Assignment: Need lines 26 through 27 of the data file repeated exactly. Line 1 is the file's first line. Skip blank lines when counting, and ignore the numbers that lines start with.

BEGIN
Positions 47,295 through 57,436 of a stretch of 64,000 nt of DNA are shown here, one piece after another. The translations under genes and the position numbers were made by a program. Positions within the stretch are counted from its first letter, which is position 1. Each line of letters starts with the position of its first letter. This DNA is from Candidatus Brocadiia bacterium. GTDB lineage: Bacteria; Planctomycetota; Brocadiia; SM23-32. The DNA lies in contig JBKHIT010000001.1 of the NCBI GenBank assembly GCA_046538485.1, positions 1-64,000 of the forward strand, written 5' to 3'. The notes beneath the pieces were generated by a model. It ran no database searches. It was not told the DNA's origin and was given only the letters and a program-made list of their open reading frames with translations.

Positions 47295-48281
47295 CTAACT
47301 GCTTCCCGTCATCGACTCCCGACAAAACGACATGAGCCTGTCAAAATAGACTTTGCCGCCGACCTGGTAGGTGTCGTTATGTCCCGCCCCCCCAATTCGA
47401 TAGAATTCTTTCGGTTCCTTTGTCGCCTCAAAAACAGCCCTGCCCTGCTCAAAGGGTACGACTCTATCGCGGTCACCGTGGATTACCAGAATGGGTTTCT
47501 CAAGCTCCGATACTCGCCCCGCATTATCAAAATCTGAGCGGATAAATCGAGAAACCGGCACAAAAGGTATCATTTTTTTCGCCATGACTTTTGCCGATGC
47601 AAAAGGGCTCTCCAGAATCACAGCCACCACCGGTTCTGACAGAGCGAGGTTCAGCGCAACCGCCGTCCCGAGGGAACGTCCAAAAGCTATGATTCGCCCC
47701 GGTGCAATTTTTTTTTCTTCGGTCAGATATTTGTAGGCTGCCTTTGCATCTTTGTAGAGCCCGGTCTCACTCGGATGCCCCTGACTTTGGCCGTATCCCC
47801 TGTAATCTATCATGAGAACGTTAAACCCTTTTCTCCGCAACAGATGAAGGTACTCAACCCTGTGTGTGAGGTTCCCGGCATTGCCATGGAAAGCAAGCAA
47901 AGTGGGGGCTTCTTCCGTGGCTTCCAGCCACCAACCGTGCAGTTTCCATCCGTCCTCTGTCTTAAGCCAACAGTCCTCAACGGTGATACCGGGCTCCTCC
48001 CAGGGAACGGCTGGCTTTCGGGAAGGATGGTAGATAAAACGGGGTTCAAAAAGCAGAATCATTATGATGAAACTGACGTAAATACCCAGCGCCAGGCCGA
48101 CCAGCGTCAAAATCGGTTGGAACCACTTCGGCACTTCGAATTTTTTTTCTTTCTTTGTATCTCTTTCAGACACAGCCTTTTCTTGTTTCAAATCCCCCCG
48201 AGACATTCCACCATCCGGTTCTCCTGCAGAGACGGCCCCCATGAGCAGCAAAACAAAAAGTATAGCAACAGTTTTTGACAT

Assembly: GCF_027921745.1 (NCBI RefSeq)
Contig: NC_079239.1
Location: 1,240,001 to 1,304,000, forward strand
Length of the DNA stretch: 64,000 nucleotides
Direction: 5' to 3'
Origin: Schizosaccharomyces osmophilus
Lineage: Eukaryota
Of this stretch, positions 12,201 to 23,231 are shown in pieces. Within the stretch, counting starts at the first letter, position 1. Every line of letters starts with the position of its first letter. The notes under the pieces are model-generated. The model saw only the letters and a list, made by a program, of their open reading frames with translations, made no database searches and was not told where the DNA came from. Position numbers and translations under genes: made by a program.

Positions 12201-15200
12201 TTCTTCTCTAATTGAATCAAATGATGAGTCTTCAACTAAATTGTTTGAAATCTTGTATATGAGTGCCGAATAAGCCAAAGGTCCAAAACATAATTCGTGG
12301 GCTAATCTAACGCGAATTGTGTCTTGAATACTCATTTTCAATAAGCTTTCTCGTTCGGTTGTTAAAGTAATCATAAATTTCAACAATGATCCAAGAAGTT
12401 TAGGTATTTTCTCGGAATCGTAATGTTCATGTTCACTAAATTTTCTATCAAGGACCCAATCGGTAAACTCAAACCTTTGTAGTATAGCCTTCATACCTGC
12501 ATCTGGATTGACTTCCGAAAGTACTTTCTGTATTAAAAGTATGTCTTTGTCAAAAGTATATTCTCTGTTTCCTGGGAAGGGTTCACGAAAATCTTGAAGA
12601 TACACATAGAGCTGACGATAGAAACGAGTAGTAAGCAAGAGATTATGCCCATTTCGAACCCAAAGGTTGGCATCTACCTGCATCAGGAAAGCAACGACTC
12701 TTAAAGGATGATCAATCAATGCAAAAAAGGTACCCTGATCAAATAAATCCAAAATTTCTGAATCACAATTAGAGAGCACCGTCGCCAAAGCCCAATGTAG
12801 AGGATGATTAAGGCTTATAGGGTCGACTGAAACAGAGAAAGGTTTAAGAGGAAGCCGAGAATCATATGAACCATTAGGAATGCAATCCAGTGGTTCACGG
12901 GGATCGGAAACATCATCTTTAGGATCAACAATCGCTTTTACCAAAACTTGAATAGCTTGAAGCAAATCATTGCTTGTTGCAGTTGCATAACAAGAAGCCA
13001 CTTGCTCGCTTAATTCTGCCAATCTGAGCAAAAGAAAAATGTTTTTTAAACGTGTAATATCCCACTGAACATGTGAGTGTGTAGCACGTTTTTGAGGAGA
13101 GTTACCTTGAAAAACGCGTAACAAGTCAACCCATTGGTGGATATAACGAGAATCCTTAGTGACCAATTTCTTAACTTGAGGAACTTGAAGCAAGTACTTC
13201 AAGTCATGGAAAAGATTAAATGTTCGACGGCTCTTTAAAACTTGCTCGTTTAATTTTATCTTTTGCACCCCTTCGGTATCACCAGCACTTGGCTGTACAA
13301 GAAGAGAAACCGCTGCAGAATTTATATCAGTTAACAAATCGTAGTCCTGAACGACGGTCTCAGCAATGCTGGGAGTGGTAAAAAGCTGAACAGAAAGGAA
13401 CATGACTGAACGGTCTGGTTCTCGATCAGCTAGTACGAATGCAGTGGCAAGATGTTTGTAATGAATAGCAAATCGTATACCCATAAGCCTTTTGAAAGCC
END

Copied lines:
12501 ATCTGGATTGACTTCCGAAAGTACTTTCTGTATTAAAAGTATGTCTTTGTCAAAAGTATATTCTCTGTTTCCTGGGAAGGGTTCACGAAAATCTTGAAGA
12601 TACACATAGAGCTGACGATAGAAACGAGTAGTAAGCAAGAGATTATGCCCATTTCGAACCCAAAGGTTGGCATCTACCTGCATCAGGAAAGCAACGACTC